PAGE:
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News from 2020

This webinar is scheduled for Thursday, 20 August, 2020, 15:00 UTC (convert this time to your local timezone here) and is free for DCMI members. This webinar will be a tutorial on the Getty Vocabulary Program’s new OpenRefine reconciliation service for aligning data records to ULAN, AAT, and TGN, including matching terms, cleaning data, and grabbing URIs from the Vocabularies’ Linked Open Data. The first half of the presentation will be a general overview of how the service works and its benefits, and the second will focus on advanced techniques.

This webinar is scheduled for Thursday, June 25, 2020, 15:00 UTC (convert this time to your local timezone here) and is free for DCMI members. The Wikiproject COVID-19 is working to curate and organization information about COVID-19 on Wikidata and Wikipedia. The scale and pace of a global pandemic have highlighted issues around the consistent structuring of information, such as the scope of geographically-bound statements and the time period of outbreaks, along with challenges for quickly updating information on pages across multiple languages.

This is an important announcement regarding the DCMI 2020 International Conference on Metadata, Ottawa.

Following on from the success of DCMI 2019 in Seoul (see Proceedings), we are pleased to announce the call for proposals in the DCMI 2020 International Conference on Metadata, Ottawa, Canada, 14-17 September 2020. We are grateful to Carleton University for offering to host us this year. This year's conference will mark the 25th anniversary of the original Dublin Core™ workshop. We will both reflect on two and a half decades of innovations while looking ahead to future developments.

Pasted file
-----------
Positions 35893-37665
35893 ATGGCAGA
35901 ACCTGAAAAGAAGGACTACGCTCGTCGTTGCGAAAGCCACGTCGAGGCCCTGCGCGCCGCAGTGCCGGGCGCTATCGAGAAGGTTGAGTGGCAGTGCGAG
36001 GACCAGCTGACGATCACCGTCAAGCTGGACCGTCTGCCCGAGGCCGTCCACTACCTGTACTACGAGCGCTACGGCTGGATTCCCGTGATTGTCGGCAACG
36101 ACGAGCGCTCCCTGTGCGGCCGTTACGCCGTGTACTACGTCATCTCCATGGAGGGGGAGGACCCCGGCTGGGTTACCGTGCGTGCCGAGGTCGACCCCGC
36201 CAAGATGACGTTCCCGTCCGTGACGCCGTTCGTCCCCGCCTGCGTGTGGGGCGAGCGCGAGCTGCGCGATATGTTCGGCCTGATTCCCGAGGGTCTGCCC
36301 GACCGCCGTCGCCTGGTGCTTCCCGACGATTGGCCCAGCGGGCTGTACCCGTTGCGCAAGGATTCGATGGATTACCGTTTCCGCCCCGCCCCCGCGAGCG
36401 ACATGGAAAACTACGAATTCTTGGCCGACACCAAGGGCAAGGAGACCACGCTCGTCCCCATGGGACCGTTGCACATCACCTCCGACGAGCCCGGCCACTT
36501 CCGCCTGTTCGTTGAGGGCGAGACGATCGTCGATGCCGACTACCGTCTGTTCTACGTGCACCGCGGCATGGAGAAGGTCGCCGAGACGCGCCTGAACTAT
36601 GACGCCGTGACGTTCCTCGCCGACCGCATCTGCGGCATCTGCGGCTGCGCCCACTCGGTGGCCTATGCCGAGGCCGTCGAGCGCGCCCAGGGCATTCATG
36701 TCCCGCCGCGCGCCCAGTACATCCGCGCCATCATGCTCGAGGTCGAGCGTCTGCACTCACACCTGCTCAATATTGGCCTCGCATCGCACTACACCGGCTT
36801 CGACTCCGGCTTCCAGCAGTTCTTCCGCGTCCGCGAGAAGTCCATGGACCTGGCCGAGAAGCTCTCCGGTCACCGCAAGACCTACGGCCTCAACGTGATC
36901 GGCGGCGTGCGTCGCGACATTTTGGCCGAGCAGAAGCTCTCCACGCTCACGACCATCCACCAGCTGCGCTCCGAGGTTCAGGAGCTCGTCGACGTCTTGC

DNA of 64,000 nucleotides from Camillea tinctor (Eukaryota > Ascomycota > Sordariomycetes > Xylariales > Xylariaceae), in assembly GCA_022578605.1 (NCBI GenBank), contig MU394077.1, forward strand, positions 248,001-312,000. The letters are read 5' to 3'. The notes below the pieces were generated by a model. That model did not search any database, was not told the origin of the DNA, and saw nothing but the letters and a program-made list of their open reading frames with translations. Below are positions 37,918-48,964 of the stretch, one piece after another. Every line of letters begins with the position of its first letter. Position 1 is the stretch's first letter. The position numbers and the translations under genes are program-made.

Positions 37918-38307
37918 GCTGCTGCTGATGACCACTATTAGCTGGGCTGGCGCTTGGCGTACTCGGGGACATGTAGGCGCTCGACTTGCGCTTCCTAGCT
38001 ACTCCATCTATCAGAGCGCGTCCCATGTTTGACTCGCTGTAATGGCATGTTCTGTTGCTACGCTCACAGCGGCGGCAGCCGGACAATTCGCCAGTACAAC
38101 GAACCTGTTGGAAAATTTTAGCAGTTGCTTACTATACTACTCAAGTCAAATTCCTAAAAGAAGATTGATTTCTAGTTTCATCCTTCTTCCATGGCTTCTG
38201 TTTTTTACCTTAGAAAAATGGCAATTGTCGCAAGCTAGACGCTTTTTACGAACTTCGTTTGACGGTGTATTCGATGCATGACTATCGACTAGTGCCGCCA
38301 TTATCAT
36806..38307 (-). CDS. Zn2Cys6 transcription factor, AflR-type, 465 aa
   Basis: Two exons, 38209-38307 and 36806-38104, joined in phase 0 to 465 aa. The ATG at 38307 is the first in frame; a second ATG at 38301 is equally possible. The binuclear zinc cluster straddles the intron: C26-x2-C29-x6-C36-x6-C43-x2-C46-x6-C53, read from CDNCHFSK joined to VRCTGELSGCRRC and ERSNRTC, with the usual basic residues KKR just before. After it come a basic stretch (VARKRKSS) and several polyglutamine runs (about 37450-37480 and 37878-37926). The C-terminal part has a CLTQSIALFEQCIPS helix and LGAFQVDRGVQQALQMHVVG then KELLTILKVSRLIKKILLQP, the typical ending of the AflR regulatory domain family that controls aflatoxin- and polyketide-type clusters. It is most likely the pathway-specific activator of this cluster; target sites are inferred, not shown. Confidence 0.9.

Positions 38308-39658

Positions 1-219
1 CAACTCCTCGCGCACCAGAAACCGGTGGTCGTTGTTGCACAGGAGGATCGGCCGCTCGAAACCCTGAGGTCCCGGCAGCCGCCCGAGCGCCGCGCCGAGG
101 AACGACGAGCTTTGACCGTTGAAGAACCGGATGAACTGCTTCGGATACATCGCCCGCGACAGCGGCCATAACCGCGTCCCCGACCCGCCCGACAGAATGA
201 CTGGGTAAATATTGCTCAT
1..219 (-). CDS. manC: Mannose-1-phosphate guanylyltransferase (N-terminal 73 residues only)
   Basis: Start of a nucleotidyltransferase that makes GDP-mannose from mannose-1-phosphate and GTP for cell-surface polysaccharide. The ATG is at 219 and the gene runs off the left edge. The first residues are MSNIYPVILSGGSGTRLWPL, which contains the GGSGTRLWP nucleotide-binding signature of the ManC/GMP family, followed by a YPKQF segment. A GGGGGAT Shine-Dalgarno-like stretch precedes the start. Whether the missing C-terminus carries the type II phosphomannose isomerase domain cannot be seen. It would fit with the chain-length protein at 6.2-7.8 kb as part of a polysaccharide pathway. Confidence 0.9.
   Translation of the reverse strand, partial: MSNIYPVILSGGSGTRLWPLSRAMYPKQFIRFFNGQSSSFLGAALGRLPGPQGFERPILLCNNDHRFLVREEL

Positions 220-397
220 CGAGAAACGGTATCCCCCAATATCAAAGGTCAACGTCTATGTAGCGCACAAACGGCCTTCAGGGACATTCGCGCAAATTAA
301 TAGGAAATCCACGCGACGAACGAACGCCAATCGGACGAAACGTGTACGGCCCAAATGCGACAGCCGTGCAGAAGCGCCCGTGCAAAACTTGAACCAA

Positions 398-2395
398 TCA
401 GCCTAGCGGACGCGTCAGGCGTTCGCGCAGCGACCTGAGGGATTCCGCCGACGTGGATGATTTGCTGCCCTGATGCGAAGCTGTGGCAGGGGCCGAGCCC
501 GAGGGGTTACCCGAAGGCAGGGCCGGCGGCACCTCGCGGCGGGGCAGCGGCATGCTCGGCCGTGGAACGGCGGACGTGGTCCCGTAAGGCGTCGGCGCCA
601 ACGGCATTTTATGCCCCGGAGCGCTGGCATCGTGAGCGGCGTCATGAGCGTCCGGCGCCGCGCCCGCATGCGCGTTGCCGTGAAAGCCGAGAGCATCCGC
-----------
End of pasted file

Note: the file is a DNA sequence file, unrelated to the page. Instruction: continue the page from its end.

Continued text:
DCMI is pleased to announce the publication by ISO of a new international standard, ISO 15836 Part 2: "DCMI Properties and classes" (ISO 15836-2:2019). In parallel, a revised specification for DCMI Metadata Terms has been published on the DCMI website. The original "Dublin Core Metadata Element Set" of fifteen elements, originally designed in the late 1990s to support the generic interoperability of resource descriptions across languages and disciplines, was first published as an ISO standard in 2003 and remains available today in a recently updated version as ISO 15836 Part 1 (ISO 15836-1:2017).